by miriam berg
Chapter XII

(John 12:12-19)
Finally, after an indeterminate period of flitting back and forth between Jerusalem and Galilee and making enigmatic remarks about going where the others could not come, John reports Jesus as making a triumphal entry into Jerusalem, hailed by the people as a prophet. Now this event is confirmed by the Synoptics, as the first time Jesus has come to Jerusalem, including all the details of the palm branches and the quotations from Isaiah and Zechariah. There it has significance as the beginning of Jesus' final confrontation with the Jewish rulers; but it cannot be interpreted as having any significance other than as a grandstand stunt in John where it is the fourth time Jesus has come to Jerusalem. It is also notable that in the Synoptics Jesus is not reported as claiming any significance for the homage of the people, but merely says that if he makes them keep quiet then the very stones will cry out; and he quotes from the Psalms about praise from the mouths of babes. John the narrator however comments that this entry was in fulfilment of prediction, and that the people did so because of the "sign" that he had performed, but Jesus himself is reported as making no comment.

Mark and the other Synoptists report that the first act of Jesus upon his coming to Jerusalem was to cast out commerce from the temple, but John reports that incident at the beginning of Jesus' career. Now it is plausible that it was indeed the first act of Jesus' career, and that Mark and the others have simply misreported it in their timetable of Jesus' life; but their entire account is so coherent, each confirming the other in the general outline of Jesus' life, beginning with traveling and teaching round about the Sea of Galilee, continuing with the trip to Jerusalem, and culminating with his confrontations there with the priests and elders and his death, that it is difficult to read them as having reported their story as events chosen at random. In fact, does it not make more sense for the cleansing of the temple to have occurred as the Synoptics report it, upon Jesus' final entry to Jerusalem, rather than for Jesus to have done so and then to have gone back and forth and back and forth afterward, as John reports? Does not the John's gospel look like the one which consists of events chosen at random, one in Jerusalem, one in Cana, then another in Jerusalem, another in Galilee, rather than as the Synoptics report it? Does not this further indicate that John is at best composing his gospel out of bits and snippets he has heard, and filling Jesus' mouth with his own (John's) interpretations and explanations and offering his own (John's) comments besides?

(John 12:20-50)
Then Jesus is reported as discoursing with certain "Greeks", not Jews, about the glorification of the Son of man. The logic of these passages is difficult to follow: it reads like a collection of epigrams: about a grain of wheat, about losing your life to find it, about following and serving Jesus, and finally a weak plea to escape "this hour". Now certainly similar epigrammatic statements occur in the Synoptics: and in particular this last plea is the only statement we have encountered in John's portrayal which shows any human quality in Jesus, such as he shows in his prayer in Gethsemane. It is, however, spiritless and dull by comparison: Jesus is reported as continuing to see his life merely as a play which he is acting out: "For this cause came I unto this hour." Contrast this with the scene reported in Matthew, Mark, and Luke:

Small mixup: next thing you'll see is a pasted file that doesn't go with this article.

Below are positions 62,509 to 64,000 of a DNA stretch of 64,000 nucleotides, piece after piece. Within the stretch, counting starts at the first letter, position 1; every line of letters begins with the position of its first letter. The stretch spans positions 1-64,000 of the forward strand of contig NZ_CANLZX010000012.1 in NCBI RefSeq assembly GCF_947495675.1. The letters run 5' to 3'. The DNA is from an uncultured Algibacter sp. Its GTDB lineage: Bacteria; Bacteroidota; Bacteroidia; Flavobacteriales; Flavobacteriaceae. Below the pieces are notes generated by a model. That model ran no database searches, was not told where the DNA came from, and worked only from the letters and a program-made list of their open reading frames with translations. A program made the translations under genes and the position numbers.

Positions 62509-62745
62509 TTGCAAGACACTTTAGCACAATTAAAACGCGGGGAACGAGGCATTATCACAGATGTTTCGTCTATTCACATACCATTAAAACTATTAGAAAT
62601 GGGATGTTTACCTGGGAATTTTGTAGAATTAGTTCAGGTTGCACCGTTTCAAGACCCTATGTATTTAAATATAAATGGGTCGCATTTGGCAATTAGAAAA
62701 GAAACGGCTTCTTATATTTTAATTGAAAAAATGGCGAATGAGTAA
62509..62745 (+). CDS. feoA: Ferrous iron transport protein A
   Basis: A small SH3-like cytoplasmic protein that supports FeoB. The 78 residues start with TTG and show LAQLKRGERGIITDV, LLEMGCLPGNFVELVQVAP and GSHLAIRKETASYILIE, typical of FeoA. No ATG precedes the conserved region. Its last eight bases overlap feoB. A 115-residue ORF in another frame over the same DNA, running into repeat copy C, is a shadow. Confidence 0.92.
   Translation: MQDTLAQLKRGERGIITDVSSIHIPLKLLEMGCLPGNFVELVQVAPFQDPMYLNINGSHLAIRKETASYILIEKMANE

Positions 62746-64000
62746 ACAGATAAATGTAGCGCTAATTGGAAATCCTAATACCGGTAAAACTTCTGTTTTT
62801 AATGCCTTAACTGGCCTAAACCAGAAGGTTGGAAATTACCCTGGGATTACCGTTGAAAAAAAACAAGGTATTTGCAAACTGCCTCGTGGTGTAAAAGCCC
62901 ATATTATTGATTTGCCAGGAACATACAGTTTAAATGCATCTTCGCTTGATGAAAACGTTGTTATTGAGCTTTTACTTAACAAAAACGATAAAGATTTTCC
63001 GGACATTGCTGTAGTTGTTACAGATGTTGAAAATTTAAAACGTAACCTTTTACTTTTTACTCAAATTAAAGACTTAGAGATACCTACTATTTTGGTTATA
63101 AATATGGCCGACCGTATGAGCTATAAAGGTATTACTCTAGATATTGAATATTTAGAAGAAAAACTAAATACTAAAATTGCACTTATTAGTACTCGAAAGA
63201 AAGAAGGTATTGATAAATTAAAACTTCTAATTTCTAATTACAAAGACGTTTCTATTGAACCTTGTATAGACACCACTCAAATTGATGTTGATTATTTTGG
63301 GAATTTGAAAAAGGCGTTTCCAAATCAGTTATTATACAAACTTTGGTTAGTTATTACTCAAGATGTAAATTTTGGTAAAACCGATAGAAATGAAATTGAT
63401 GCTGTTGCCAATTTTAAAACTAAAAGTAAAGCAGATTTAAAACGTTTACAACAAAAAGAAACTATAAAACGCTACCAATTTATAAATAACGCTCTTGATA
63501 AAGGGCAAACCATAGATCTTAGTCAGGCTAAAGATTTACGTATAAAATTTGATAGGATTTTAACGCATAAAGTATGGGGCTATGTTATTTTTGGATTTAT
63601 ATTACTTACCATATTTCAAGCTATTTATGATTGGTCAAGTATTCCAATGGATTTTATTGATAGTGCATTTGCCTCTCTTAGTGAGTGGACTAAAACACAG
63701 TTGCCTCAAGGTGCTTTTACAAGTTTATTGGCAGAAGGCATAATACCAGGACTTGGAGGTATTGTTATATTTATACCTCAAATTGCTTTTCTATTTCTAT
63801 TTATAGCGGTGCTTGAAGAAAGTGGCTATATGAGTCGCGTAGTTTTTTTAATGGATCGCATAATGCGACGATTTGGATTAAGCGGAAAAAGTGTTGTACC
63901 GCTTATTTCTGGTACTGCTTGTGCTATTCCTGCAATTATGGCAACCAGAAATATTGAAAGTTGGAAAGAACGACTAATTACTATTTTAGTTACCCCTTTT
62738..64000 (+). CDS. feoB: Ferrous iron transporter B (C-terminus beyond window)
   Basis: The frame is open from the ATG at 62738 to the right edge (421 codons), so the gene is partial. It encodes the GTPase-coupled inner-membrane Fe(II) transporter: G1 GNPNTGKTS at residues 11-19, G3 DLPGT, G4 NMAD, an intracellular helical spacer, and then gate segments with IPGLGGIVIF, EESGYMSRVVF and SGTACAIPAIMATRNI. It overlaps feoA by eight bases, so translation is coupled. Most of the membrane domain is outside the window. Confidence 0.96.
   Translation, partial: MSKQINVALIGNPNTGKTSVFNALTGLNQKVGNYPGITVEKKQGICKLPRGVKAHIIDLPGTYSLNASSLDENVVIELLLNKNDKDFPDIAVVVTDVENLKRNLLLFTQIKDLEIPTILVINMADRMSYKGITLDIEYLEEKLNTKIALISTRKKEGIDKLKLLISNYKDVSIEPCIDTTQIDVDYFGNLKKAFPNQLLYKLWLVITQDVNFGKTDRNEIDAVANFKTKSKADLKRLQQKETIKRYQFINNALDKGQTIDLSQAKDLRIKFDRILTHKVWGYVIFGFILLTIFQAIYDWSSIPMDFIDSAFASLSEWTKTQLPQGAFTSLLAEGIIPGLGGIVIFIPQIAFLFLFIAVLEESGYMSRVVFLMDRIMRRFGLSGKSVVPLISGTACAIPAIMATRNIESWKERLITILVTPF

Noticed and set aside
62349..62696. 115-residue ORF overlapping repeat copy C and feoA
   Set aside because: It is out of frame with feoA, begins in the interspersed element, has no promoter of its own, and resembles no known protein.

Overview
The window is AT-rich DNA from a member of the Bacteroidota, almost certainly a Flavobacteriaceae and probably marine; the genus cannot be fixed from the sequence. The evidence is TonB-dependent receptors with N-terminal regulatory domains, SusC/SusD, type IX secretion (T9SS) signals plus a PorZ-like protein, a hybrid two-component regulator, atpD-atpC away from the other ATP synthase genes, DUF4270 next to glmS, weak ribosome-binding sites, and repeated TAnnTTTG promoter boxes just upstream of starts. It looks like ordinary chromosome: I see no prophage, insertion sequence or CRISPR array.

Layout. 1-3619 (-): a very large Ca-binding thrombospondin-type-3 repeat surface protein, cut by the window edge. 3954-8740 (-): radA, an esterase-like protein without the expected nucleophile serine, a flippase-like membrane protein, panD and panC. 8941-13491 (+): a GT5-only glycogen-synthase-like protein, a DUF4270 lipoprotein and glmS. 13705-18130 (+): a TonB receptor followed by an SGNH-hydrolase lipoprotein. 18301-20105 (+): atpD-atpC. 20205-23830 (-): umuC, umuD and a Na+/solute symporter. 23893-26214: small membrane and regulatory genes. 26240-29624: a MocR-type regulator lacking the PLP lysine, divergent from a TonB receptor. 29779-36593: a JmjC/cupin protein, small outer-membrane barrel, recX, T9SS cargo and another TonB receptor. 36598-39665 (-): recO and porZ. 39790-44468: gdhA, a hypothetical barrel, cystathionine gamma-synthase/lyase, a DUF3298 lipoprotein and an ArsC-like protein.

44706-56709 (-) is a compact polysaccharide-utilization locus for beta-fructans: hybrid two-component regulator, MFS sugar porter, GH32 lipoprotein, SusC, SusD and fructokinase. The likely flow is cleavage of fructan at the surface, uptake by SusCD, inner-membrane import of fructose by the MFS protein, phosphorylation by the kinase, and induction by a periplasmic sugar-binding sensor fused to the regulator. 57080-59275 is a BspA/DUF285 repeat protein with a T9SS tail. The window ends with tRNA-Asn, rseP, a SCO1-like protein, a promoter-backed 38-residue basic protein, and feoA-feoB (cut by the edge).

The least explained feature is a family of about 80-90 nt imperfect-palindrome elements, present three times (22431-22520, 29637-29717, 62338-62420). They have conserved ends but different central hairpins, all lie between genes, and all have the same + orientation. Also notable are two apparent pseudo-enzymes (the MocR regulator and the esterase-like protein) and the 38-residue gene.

My soul is exceeding sorrowful unto death;
Abba, Father, if it be possible, let this cup pass from me; nevertheless, not what I will, but what thou wilt. (Mark 14:34-36)
Clearly, John interprets Jesus as carrying out a fore-ordained plan: but he is refuted by Mark and the others, who show Jesus in great agony, in Luke as sweating drops of blood, over his impending death. This is yet another passage where John's picture of Jesus as a divine being falls far short of the Jesus of great humanity and power shown by Mark, Luke, and Matthew.

We can note here that John reports the Passover as following immediately Jesus' entry into Jerusalem, whereas some of the choicest bits of Jesus' repartee with the priests and elders are reported in the Synoptics as occurring inbetween: the challenge to his authority by the rulers, many parables about political conditions, Render unto Caesar the things that are Caesar's, the riddle of the resurrection, Mark's version of the giving of the Great Commandments reported also in Matthew, Jesus' koan regarding the Messiah being the Son of David, the discourse condemning the practices of the scribes and Pharisees, and the discourse predicting the destruction of Jerusalem, not one of which is reported in John. This still further confirms the dramatic nature of the rendering given by John of Jesus' life: the triumphal entry into Jerusalem followed immediately by the Last Supper, the arrest and trial, and his death. Whose timetable shall we accept? The travels in Galilee with a final visit to Jerusalem as told by the Synoptics, or the shuttling to and from Jerusalem as told by John? "Now I am here, the King of Israel," John would have us believe Jesus said; while Mark and Luke report that Jesus asks, "Why callest thou me good? none is good, even God," to a questioner who addresses him as Good Master. "Blessed, rather, are they which hear the word of God and keep it," he replies (Luke 11:27-28) when a woman cries out from the crowd that he is blessed. Surely this last bit shows conclusively that in Jesus' mind the "word of God" and his own person were separate; how can anyone believe otherwise?

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